Peanut butter can be an emotional topic. Families have feuded over brand names, and cooks have squared off over whether smooth or chunky is best in their recipes.
Given its high profile, it’s no wonder the nutty substance has its own day: Jan. 24, National Peanut Butter Day. Peanut butter lovers are urged to honor the legume byproduct by baking peanut butter cookies, spreading the paste on a good piece of bread, or dipping a spoon straight into the jar and licking it clean.
Peanut butter has a somewhat surprising history. In 1890, a St. Louis physician came up with the idea of packaging peanut paste for people with bad teeth, according to www.PeanutButterLovers.com.
Chocolate is often a favorite ingredient to combine with peanut butter, but it can be mixed with just about anything to please the consumer. Probably the most famous peanut butter recipe includes two slices of bread, peanut butter and grape jelly.
For Morgan’s Bakery owner Linda Morgan-Shoun, peanut butter is best presented in cookie form.
“We’re all about peanut butter chocolate chunk cookies here that make you stand up and say ‘hi,’” she said. “We also make peanut butter squares that are covered in nuts. We have so many cookies that we make, but peanut butter cookies are [something we make daily]. We also make a peanut butter cake truffle. I’m a peanut butter nut, especially if you put it together with chocolate.”
In 1903, Dr. George Washington Carver – whom many view as the father of the peanut industry – came up with more than 300 uses for peanuts. The Kellogg brothers, in 1895, patented the process of developing the food paste with steamed nuts, which are roasted today because the process improves the flavor. Krema Products Co. in Columbus, Ohio, began selling peanut butter in 1908, and remains the oldest peanut butter company still in operation.
Whatever the use or whoever takes credit for the idea, peanuts and peanut butter are a good source of protein, said Cherokee County OSU Extension Educator Heather Winn.
She noted that 1 tablespoon of peanut butter constitutes a 1-ounce serving.
“Eating peanuts and certain tree nuts, like walnuts, almonds and pistachios, may reduce the risk of heart disease when consumed as part of a diet that is nutritionally adequate and within calorie needs,” Winn said. “Because nuts and seeds are high in calories, eat them in small portions and use them to replace other protein foods, like some meat or poultry, rather than adding them to what you already eat. In addition, choose unsalted nuts and seeds to help reduce sodium intakes.”
Winn pointed out some peanut facts, some of which may be a bit obscure.
“The Five Civilized Tribes brought peanuts to the Indian Territory, planting them in small gardens. After the general settlement of Oklahoma Territory, residents also planted parcels of the nuts, often selling or trading them to neighbors,” she said. “The peanut is not a nut, but a legume related to beans and lentils. Sliced peanut butter was developed at Oklahoma State University. By law, any product labeled peanut butter in the United States must be at least 90 percent peanuts.”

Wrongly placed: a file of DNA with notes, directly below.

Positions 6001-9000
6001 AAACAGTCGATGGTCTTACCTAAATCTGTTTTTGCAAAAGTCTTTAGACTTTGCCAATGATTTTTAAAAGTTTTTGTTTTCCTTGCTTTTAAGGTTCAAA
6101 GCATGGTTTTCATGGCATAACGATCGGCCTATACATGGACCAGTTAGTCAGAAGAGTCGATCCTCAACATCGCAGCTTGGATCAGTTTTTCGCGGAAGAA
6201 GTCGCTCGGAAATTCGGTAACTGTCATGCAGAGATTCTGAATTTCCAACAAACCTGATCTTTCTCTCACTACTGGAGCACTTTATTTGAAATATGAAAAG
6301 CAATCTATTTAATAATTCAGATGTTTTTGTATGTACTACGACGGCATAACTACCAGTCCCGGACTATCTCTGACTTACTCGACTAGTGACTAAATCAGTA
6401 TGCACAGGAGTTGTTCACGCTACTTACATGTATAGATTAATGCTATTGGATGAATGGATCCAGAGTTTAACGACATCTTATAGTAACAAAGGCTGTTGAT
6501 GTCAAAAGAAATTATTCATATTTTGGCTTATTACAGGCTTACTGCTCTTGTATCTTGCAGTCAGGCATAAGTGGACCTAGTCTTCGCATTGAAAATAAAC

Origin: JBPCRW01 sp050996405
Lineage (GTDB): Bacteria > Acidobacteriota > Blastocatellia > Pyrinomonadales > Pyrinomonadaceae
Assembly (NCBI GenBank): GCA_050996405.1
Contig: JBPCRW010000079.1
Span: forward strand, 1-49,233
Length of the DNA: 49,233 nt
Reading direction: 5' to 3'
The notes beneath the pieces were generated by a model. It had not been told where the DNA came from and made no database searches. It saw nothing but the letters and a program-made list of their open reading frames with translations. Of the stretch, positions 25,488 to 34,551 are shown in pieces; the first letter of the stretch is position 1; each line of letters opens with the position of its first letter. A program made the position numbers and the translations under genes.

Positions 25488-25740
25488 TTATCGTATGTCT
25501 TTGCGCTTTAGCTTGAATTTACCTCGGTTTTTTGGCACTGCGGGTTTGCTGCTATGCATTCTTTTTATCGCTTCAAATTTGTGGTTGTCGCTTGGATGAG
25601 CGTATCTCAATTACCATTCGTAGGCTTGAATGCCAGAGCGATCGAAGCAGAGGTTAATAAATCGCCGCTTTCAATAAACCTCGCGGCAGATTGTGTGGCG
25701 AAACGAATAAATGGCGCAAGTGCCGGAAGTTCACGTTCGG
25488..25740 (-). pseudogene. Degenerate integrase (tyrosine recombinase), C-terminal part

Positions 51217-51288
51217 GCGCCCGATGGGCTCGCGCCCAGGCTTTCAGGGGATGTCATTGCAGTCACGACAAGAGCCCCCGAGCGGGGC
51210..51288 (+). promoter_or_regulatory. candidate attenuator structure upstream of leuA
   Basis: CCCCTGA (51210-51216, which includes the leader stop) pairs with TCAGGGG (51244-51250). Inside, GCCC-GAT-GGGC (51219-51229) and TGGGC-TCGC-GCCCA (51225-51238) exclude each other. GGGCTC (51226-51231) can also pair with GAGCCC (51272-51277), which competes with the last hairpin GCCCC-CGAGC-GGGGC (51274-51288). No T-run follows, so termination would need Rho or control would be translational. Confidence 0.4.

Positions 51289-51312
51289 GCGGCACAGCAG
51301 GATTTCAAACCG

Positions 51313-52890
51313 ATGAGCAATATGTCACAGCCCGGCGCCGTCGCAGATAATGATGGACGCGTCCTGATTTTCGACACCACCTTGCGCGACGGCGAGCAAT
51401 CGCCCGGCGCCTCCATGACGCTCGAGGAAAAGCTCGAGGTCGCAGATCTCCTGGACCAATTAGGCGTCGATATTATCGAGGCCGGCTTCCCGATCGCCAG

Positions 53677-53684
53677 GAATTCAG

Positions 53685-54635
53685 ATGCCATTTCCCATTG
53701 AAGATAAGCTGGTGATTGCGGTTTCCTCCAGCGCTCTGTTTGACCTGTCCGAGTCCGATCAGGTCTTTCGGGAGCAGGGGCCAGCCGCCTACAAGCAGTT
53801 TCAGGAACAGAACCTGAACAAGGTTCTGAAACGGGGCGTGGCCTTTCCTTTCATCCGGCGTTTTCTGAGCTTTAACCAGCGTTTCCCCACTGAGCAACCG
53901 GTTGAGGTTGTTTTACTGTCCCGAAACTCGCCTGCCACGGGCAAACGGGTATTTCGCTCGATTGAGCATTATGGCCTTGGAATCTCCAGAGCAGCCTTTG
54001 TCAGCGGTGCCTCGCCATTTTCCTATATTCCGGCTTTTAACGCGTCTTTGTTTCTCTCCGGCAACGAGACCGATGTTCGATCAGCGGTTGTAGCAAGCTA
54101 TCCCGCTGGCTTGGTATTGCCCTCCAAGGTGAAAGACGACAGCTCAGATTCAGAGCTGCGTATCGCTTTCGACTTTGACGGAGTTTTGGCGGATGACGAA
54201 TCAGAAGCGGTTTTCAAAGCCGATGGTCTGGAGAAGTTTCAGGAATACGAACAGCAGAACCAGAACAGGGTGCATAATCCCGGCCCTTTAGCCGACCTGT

Winn added that the world’s largest peanut butter and jelly sandwich was created in Oklahoma City on Sept. 7, 2002, by the Oklahoma Peanut Commission and the Oklahoma Wheat Commission.
“The PB&J weighed in at nearly 900 pounds, and contained 350 pounds of peanut butter and 144 pounds of jelly,” she said. “The amount of bread used to create the sandwich was equivalent to more than 400 one-pound loaves of bread.”
In responding to the Daily Press’ Facebook post asking readers’ opinion about peanut butter, favorite brands and ways to consume it, Lorrie Harris-Houck noted any brand of peanut butter will do when it comes to a snack.
“I’m not picky about the brand of peanut butter, but I do love peanut butter on apples,” she said.
Christi McDonald likes to purchase a name brand and offered some other snack combinations.
“I like Jif Extra Crunchy when I can afford name brand or it is on sale. Otherwise, Walmart has the best crunchy store brand,” she said. “I don’t like it in cookies, but do like it on sandwiches with jelly, and pancakes with syrup. I am also a fan of it on crackers or celery.”
Shawn Perez suggested trying the product with a meat byproduct.
“[I like prefer] Jif, plain,” he said. “I also have eaten peanut butter and bologna.”
Shelly Bailey doesn’t consume peanut butter, but the birds around her home seem to like it.
“I do use it to get the birdseed to stick to the bread for the feeders,” she said. “So far, the birds have not expressed a preference on brands.”
January Wyatt noted an organic brand produced here in Native America.
“[There is] no salt [and] no sugar. [It’s] organic. Oklahoma Food Coop offers a really nice peanut butter, and I recently found some dried peanut butter at Reasor’s, which is great in recipes,” she said.
Kathy Peterson lives in a “two peanut butter family”; she likes Jif, while her husband prefers Skippy. Steve Ford prefers Peter Pan Crunchy, and likes it best with honey on a flour tortilla. Christina Gonzales shares his brand prefers, but favors PB with banana slices on toast.
“We use Jif at The Drip,” said local entrepreneur Albert Soto. “We make a hot pressed PB&J sandwich. You can’t go wrong with a PB&J and a glass of milk.”
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